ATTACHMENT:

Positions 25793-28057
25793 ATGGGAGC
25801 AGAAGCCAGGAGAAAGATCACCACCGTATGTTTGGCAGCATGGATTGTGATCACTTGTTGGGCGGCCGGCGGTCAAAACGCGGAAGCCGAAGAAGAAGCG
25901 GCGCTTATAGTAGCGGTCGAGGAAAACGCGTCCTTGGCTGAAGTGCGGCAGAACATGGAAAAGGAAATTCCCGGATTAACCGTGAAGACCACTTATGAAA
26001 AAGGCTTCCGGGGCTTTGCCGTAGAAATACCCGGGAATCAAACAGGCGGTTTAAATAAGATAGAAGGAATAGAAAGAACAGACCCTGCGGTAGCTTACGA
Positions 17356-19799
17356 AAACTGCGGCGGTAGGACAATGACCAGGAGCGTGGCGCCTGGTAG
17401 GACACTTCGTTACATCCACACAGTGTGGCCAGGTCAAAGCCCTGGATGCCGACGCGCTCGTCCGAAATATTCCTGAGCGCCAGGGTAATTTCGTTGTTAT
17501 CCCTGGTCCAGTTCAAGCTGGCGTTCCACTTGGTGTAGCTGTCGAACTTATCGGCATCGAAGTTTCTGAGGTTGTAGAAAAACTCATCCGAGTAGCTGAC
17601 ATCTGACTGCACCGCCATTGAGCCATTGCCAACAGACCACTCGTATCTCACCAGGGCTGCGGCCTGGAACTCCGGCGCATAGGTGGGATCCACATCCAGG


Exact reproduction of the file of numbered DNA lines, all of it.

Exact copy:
Positions 25793-28057
25793 ATGGGAGC
25801 AGAAGCCAGGAGAAAGATCACCACCGTATGTTTGGCAGCATGGATTGTGATCACTTGTTGGGCGGCCGGCGGTCAAAACGCGGAAGCCGAAGAAGAAGCG
25901 GCGCTTATAGTAGCGGTCGAGGAAAACGCGTCCTTGGCTGAAGTGCGGCAGAACATGGAAAAGGAAATTCCCGGATTAACCGTGAAGACCACTTATGAAA
26001 AAGGCTTCCGGGGCTTTGCCGTAGAAATACCCGGGAATCAAACAGGCGGTTTAAATAAGATAGAAGGAATAGAAAGAACAGACCCTGCGGTAGCTTACGA
Positions 17356-19799
17356 AAACTGCGGCGGTAGGACAATGACCAGGAGCGTGGCGCCTGGTAG
17401 GACACTTCGTTACATCCACACAGTGTGGCCAGGTCAAAGCCCTGGATGCCGACGCGCTCGTCCGAAATATTCCTGAGCGCCAGGGTAATTTCGTTGTTAT
17501 CCCTGGTCCAGTTCAAGCTGGCGTTCCACTTGGTGTAGCTGTCGAACTTATCGGCATCGAAGTTTCTGAGGTTGTAGAAAAACTCATCCGAGTAGCTGAC
17601 ATCTGACTGCACCGCCATTGAGCCATTGCCAACAGACCACTCGTATCTCACCAGGGCTGCGGCCTGGAACTCCGGCGCATAGGTGGGATCCACATCCAGG